In his own very subtle way Ellis pushes Bateman closer and closer to the figurative ‘brink,’ and as the book draws to a close the reader is waiting with baited breath to find out what happens. But nothing does. Instead of some definitive end event, Ellis leaves Bateman – and the reader – with the feeling that things can’t carry on the way they are, and that something must change, but he never says what. He leaves Bateman in a restaurant with his friends, sharing the same dinner scene they’ve shared half a hundred times before, and the only real indication that something new must happen next is the (honestly quite brilliant) final line: ‘THIS IS NOT AN EXIT.


However, I as a reader must admit that the ambiguity bothered me. I would have accepted almost anything from Ellis – Bateman getting caught, turning himself in, or deciding to marry his secretary, have a few kids and quietly carry on killing. But this non-ending, I feel, doesn’t do the rest of the book justice. It seems weak by comparison.


My only other point of concern is this: How in the hell does Bateman get away with all this? He doesn’t even bother wearing gloves. Maybe the New York police are in over their heads, but I don’t quite buy that he could kill several dozen people without them at least getting a whiff of him. Anyway. That’s a whole other problem.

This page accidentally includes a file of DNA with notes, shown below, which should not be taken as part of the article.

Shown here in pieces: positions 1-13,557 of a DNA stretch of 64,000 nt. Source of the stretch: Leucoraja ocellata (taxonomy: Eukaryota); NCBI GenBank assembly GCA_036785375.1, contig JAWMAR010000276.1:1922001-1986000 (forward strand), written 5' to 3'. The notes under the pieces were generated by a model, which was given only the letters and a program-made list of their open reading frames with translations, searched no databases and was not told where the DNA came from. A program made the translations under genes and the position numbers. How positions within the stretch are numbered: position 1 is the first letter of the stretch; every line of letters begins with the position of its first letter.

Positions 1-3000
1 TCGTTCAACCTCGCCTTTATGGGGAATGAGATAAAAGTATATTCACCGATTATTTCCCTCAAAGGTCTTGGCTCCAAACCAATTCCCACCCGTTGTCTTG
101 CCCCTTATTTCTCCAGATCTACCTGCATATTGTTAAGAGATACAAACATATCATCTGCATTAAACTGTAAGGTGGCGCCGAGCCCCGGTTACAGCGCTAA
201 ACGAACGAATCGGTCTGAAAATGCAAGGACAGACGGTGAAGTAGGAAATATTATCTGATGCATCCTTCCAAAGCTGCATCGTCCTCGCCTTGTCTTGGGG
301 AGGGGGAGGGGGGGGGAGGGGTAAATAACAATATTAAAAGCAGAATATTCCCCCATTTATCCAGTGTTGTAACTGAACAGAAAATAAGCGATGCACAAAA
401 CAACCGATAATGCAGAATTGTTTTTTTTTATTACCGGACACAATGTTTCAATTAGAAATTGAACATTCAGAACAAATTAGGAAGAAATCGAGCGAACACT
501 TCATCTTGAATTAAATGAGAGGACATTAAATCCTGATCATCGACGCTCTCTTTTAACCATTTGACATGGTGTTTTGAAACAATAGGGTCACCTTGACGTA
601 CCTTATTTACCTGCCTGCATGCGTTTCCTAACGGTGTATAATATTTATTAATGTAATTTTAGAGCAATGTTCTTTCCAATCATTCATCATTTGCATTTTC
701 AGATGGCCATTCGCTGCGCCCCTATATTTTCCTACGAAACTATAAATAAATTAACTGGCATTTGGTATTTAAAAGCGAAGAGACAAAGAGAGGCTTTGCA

I won’t deny that American Psycho is a disturbing book. But that’s the point. And if it doesn’t disturb you, something’s wrong. But it’s also an important piece of work, and if you can handle reading it, you should (though not while eating, before going to sleep or in a public place where anyone might happen to glance over your shoulder).


Not for the faint of heart. 3 stars.

Source: http://inkedoutloud.wordpress.com/2013/07/31/review-american-psycho-3-stars

Review | From Russia with Love, Ian Fleming | 4.5 Stars

From Russia with Love (James Bond) - Ian Fleming

I love Ian Fleming. I really do. He’s got a gift for storytelling, he has the English language wrapped around his little finger, and perhaps most importantly, the man has an impeccable sense of style.


That being said, From Russia with Love had a love to live up to. This book is undoubtedly a modern classic. It’s probably the most famous in the James Bond series (possibly because JFK once mentioned it was one of his favorite novels; looking back on it JFK’s love of 007 probably makes more sense than the public originally realized). I have to admit, when I cracked it open I was a little afraid of being disappointed by it.

Thank God, I was so many levels of wrong.


From Russia with Love is undoubtedly the best in the series so far. It takes the finesse of the four previous novels, kicks it up a notch and delivers one of the most smashing spy thrillers I’ve ever read.


Time for me to gush about how riotously spectacular this book is.


First off, the title is an absolute home run. No discussion.


After that, the first 100 pages take the reader deep inside the sinister planning cabinet of SMERSH, and it’s clear from Fleming’s knowledge and confidence as a writer that he’s got experience to support the kind of detail that from any other writer would feel speculative at best. Interestingly, Bond himself doesn’t even appear until about a third of the way through the book. As a reader, you feel his absence acutely – not because the story’s boring, but because you have a growing sense of dread as the trap being laid out for him begins to take shape.